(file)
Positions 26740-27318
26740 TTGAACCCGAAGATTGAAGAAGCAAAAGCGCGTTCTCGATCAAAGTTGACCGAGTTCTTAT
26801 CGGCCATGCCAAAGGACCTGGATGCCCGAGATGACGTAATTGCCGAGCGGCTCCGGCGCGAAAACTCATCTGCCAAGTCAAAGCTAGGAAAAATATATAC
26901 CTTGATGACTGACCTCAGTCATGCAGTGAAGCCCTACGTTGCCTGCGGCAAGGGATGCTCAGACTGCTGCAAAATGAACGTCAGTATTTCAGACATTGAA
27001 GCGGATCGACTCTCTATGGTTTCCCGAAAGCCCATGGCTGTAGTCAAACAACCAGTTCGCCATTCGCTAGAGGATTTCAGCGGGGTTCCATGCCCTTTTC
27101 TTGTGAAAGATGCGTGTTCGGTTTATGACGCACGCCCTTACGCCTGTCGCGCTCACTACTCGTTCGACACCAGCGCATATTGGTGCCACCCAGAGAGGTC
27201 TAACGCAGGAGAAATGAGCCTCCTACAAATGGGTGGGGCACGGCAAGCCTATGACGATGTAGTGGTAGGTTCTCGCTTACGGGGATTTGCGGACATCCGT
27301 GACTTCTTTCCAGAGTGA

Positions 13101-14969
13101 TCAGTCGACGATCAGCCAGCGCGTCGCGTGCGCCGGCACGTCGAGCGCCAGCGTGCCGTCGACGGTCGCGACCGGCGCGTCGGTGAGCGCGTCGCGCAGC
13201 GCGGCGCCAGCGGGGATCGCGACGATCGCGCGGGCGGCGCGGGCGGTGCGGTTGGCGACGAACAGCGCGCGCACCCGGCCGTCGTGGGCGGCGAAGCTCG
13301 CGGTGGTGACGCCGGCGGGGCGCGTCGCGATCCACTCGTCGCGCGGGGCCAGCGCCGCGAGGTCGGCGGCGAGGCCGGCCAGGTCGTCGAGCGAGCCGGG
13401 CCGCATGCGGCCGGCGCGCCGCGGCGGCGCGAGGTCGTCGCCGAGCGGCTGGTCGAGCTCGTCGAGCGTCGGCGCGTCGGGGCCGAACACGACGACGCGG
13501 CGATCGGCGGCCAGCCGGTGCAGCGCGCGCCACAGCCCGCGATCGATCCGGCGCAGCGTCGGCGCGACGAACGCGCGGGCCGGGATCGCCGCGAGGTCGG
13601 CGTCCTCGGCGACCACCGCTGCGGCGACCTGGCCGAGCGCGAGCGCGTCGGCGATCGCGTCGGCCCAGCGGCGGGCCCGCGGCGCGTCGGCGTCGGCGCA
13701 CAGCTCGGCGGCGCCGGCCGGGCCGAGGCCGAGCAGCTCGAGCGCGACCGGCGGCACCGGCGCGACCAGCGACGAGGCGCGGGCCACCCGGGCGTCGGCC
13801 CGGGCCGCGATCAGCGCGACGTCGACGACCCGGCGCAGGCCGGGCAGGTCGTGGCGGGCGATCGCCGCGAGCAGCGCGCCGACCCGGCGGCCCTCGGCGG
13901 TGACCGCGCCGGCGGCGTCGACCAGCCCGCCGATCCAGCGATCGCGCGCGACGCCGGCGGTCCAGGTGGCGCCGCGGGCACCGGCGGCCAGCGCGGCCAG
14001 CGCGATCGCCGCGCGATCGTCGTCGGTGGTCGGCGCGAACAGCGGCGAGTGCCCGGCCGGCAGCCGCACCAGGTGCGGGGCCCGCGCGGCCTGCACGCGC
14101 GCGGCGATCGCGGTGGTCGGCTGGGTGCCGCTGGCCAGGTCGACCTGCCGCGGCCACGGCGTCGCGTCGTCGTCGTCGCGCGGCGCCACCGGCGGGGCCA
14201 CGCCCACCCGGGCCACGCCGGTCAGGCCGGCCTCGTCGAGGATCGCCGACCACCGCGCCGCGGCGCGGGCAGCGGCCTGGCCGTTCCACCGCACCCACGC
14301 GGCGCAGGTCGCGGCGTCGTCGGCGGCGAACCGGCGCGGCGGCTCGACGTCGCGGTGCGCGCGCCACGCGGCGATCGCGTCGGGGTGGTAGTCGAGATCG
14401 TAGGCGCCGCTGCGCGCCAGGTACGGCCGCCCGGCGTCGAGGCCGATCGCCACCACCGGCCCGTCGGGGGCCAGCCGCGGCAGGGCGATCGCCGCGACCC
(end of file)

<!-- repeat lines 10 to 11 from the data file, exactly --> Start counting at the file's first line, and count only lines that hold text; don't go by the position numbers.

13101 TCAGTCGACGATCAGCCAGCGCGTCGCGTGCGCCGGCACGTCGAGCGCCAGCGTGCCGTCGACGGTCGCGACCGGCGCGTCGGTGAGCGCGTCGCGCAGC
13201 GCGGCGCCAGCGGGGATCGCGACGATCGCGCGGGCGGCGCGGGCGGTGCGGTTGGCGACGAACAGCGCGCGCACCCGGCCGTCGTGGGCGGCGAAGCTCG